Business Regulation

Oral Answers to Questions — Trade and Industry – in the House of Commons at 12:00 am on 9th March 1988.

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Photo of David Evennett David Evennett , Erith and Crayford 12:00 am, 9th March 1988

To ask the Chancellor of the Duchy of Lancaster what further plans he has to lift the burden of regulation on business.

Photo of Francis Maude Francis Maude Parliamentary Under-Secretary (Department of Trade and Industry)

Active efforts to reduce the burden of regulation on business continue in all areas of the Government's work. A White Paper on deregulation in the summer will give further details of our strategy and programme of action.

Photo of David Evennett David Evennett , Erith and Crayford

I thank my hon. Friend for his reply and congratulate the Government on their deregulation policies to date. There is a great deal more to be done, and we look forward to the White Paper. However, will my hon. Friend carefully examine the possibility of abolishing the statutory audit for small businesses?

Photo of Francis Maude Francis Maude Parliamentary Under-Secretary (Department of Trade and Industry)

We are certainly looking at that matter. A good deal of concern has been expressed to the effect that the statutory audit has placed an excessive burden on small businesses. I am grateful for my hon. Friend's remarks about the deregulatory programme. It is important. None of it is dramatic in itself, but the cumulative effect of lifting small burdens from business is dramatic.

Photo of Mr Bob Cryer Mr Bob Cryer , Bradford South

Will the Minister assure the House that the Government will in no way attempt to diminish standards of health and safety at work? As he knows, each year more days are lost through industrial injury than through strike action. It would be a savage attack on workers if there were any attempt in any businesses to lower the standard of health and safety at work.

Will the hon. Gentleman tell us about the curious situation whereby business organisations claim to want the Government off their backs, but invite retired civil servants on to their boards?

Photo of Francis Maude Francis Maude Parliamentary Under-Secretary (Department of Trade and Industry)

The latter phenomenon demonstrates that public servants have a great deal to offer industry. One of the things that we are trying to develop is a greater flow of personnel to and from the public sector. It would be helpful for business if more people from the private sector were to be seconded into the public sector, and vice versa. The public and private sectors have a great deal to learn from each other.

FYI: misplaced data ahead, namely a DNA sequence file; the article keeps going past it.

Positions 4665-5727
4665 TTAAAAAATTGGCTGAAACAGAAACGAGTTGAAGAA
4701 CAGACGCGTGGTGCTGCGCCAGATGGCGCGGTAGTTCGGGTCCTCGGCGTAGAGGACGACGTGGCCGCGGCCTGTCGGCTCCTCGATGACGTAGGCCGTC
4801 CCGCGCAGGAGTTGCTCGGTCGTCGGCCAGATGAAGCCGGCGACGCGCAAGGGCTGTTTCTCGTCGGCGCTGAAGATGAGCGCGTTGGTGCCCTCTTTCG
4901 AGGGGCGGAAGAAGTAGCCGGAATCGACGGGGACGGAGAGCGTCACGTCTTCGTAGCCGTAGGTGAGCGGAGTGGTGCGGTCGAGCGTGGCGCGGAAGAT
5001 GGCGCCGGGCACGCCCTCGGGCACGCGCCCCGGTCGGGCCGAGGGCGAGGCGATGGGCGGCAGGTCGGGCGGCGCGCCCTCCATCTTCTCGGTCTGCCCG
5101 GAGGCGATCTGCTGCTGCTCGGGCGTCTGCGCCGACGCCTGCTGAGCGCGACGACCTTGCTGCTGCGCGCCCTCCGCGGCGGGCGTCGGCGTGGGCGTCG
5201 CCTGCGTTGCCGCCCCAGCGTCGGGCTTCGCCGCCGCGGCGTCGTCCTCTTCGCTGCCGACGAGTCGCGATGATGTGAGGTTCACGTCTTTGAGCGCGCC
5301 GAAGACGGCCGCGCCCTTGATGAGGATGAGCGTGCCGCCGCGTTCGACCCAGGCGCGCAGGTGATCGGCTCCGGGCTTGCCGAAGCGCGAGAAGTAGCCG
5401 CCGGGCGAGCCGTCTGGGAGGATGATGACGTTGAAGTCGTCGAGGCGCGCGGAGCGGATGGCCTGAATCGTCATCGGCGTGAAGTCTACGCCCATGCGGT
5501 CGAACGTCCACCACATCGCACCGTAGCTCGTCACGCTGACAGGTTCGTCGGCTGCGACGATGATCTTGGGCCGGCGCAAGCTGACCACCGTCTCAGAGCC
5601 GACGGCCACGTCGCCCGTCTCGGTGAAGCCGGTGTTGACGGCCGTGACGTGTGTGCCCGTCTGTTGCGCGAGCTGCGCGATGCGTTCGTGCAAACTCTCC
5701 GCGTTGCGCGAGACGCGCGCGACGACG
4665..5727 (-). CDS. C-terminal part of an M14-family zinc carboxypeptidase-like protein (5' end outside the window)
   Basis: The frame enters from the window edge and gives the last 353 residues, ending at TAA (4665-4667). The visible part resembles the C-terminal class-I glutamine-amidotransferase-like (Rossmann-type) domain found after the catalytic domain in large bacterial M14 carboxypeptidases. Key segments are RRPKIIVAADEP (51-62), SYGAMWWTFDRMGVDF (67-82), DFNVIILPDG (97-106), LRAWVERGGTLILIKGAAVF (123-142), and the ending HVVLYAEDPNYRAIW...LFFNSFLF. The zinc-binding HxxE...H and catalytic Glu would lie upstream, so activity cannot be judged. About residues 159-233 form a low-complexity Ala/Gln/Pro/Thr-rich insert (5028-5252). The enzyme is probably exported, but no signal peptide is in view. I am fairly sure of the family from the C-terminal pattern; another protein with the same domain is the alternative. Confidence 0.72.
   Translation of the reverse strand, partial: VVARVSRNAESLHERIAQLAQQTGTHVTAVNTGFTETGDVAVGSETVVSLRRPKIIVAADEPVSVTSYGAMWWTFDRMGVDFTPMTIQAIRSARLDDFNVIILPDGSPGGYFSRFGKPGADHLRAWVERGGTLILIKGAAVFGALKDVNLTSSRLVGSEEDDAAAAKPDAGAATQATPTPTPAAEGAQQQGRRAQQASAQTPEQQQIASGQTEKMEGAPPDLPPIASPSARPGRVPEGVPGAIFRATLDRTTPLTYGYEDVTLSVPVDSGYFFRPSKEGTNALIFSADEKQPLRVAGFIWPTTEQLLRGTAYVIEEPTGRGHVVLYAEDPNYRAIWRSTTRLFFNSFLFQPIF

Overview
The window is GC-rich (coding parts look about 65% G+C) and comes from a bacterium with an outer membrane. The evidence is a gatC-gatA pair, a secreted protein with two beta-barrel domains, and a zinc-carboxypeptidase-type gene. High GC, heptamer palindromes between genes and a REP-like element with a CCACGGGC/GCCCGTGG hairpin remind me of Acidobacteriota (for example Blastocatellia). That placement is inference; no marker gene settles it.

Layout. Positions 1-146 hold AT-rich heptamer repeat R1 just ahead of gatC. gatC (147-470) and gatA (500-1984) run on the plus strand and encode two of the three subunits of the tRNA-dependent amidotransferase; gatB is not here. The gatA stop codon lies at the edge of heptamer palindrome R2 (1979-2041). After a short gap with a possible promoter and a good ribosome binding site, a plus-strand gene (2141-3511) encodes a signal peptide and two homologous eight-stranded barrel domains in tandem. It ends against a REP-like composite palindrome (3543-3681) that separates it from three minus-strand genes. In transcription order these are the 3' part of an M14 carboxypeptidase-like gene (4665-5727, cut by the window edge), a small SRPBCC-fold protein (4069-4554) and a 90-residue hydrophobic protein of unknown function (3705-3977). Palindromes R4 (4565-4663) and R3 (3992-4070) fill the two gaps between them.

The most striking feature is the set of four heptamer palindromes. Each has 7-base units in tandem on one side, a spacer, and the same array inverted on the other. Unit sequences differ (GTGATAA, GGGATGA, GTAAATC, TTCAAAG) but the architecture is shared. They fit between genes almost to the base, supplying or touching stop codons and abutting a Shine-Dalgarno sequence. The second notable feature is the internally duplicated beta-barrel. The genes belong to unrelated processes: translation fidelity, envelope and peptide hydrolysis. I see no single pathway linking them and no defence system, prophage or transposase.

We continue to attach high priority to health and safety at work. There are advances to be made by simplifying the burden of regulations so that users find it easier to comply with them.

Photo of Mr Michael Grylls Mr Michael Grylls , Surrey North West

Will my hon. Friend take encouragment from the deregulation programme so far? Does he accept that real obstacles and burdens make it difficult for firms to expand and grow, and that it is important to cut red tape? Will he consider placing before Parliament an annual report on progress made in all Government Departments, so that Parliament can see how far the deregulation programme has gone?

Photo of Francis Maude Francis Maude Parliamentary Under-Secretary (Department of Trade and Industry)

I am grateful for my hon. Friend's remarks. The White Paper that we propose to publish in the summer will effectively amount to that. Since the deregulation initiative started three or so years ago we have published two formal White Papers and a further paper. These papers outlined the progress that has been made right across the board. We shall continue to do that.